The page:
This sound has always baffled me, especially due to the way they use the song, sometimes singing for more than 10 minutes straight without taking a pause. They've learned to breath at the same time as churring, which is pretty incredible in itself. The very frequency of a Nightjars song and the way in which it produces these frequencies allow it to travel great distances, travelling up to 600 meters! (2,000 ft) in good conditions and easily heard at the 200 meter range.

I've shared this recording before, but I've remastered it, taking a lot of the filters off that I used to use. You can now hear it in it's true Raw form with background noise also. If you have good speakers or headphones, I'd recommend using them.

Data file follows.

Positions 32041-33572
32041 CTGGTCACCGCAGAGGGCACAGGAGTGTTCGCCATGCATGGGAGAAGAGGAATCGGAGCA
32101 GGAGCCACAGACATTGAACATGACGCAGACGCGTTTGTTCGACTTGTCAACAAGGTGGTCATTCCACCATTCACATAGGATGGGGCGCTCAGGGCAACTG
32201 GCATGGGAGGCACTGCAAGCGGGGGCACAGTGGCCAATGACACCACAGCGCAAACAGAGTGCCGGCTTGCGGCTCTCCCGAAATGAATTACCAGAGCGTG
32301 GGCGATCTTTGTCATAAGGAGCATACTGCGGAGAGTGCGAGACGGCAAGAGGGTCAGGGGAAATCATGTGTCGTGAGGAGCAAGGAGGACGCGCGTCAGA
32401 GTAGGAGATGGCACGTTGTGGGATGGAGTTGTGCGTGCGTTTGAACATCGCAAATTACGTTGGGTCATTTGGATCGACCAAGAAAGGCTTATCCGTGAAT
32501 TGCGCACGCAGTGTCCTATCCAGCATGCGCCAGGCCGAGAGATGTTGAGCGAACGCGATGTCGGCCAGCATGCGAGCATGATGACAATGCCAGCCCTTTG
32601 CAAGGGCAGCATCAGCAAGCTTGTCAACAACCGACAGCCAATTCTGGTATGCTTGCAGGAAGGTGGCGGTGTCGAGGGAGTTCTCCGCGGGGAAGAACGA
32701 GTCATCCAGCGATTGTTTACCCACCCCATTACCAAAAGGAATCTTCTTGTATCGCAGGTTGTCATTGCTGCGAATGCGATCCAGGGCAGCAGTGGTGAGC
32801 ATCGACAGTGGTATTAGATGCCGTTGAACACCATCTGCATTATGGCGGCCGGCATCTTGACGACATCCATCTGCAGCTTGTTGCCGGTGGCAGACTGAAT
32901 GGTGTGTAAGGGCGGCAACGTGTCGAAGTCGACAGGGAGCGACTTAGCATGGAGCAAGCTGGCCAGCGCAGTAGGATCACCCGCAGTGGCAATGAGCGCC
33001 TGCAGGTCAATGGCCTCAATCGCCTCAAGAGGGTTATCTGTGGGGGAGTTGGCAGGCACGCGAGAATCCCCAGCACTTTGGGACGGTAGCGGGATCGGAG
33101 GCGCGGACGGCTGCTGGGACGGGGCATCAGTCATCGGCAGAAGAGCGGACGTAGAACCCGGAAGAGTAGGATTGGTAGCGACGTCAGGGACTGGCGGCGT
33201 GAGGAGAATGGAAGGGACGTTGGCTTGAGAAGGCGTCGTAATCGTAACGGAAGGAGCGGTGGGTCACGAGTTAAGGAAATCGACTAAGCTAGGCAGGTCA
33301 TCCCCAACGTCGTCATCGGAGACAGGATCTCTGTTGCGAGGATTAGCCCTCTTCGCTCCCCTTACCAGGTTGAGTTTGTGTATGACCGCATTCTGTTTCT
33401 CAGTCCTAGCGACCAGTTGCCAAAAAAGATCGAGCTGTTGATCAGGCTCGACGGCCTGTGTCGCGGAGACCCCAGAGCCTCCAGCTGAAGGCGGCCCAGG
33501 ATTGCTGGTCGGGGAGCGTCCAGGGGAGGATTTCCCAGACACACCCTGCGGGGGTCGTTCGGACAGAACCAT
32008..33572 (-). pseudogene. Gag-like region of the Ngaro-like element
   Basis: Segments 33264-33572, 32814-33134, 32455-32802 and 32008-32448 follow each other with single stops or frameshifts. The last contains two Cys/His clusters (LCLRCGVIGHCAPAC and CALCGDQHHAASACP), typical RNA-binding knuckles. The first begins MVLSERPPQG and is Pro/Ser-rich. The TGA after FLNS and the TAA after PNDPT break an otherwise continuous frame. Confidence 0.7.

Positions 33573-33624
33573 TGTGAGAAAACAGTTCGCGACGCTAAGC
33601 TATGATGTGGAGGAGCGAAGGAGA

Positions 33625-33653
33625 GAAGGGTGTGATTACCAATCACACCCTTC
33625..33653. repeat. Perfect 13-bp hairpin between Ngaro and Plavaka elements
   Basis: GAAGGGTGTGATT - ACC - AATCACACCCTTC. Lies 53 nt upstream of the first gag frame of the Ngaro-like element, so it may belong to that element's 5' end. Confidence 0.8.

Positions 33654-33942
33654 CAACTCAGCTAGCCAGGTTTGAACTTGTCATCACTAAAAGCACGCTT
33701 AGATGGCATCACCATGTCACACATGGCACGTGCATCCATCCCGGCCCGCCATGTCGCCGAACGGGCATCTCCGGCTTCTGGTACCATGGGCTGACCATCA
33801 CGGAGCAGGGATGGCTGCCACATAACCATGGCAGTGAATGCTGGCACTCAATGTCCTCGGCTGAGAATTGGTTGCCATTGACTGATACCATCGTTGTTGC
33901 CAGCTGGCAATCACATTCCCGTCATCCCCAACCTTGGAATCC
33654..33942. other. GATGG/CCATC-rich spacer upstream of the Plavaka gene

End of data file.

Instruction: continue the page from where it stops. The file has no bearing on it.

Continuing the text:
Finish off your plate

Have you ever wondered what happens when an Osprey gets to the end of it's Fish meal?  Well, wait no longer as you can see it for yourself. Tail'n-all! down the hatch :) 

Hope you've all had a great weekend! Don't forget, I'm a Celeb is on at 9pm! (sorry animal lovers, I do love the program despite all the insect/animal abuse that goes on, and it's the only program I watch all year around). 

Osprey Last but of Fish

Forest of Dean